Half of U.S. Swimming Pools Tested Had Improper pH and Chlorine Levels
Healthy Pools campaign releases results of summer testing, finds pH levels outside recommended range
About half of 1,500 swimming pools tested this summer showed improper pool chemistry, according to results from the 2011 Healthy Pools campaign, sponsored by the Water Quality and Health Council (WQHC). In partnership with the Centers for Disease Control and Prevention (CDC), WQHC helps promote the goal of healthy swimming in healthy pools.
Throughout the campaign, swimmers from around the country ordered free test kits and checked their swimming pool water for proper pH and chlorine levels. With a contribution from Hach Co., more than 32,000 test kits were ordered and 1,500 swimmers uploaded their results to the Healthy Pools campaign website.
Results showed that 47% of pools had a pH outside the recommended range of 7.2 to 7.8, and 54% had free chlorine values outside the recommended range of 1 to 3 ppm. The majority of data (78%) were submitted by backyard pool owners, pointing to a need for better public education on proper pool chemistry. Data were also submitted by swimmers at community adult pools (18%), community “kiddie” pools (3%) and hotel/motel pools (1%).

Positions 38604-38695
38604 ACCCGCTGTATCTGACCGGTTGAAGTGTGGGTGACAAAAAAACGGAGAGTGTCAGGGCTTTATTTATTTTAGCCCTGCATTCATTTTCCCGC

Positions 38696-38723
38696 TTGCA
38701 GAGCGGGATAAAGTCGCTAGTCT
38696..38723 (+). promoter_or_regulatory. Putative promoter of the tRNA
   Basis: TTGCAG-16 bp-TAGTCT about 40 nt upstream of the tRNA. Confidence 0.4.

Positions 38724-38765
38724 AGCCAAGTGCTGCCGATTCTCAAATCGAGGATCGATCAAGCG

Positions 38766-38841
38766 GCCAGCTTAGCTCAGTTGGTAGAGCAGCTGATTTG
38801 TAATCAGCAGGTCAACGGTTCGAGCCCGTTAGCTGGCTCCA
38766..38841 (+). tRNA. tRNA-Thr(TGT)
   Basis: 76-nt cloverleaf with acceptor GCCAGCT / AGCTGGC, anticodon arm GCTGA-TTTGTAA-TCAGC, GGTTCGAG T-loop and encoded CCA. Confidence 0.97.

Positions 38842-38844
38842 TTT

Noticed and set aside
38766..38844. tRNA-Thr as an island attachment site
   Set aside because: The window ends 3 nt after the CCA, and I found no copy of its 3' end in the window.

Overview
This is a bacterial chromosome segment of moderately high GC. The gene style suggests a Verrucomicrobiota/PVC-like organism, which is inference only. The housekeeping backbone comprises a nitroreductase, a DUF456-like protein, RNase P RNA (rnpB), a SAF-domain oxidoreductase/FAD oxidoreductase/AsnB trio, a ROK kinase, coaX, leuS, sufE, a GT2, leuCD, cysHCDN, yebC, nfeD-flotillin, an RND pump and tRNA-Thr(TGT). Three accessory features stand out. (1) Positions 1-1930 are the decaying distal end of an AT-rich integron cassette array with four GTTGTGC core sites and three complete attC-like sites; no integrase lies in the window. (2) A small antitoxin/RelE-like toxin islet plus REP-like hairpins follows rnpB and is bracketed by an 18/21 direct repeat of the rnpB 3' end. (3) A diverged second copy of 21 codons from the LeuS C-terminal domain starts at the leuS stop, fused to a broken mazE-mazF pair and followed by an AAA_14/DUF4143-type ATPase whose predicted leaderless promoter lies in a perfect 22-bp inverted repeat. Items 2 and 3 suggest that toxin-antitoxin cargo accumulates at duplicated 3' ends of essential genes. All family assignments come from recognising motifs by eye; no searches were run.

According to CDC, chlorine and pH represent the front line of defense against waterborne illnesses. Routine chlorination kills harmful microorganisms that can cause health-related problems such as gastroenteritis and swimmer's ear.
WQHC recommends that concerned pool owners or users dip test strips into the water to check pH and chlorine levels. More information on pools and swimming is available at: http://www.cdc.gov/healthywater/swimming/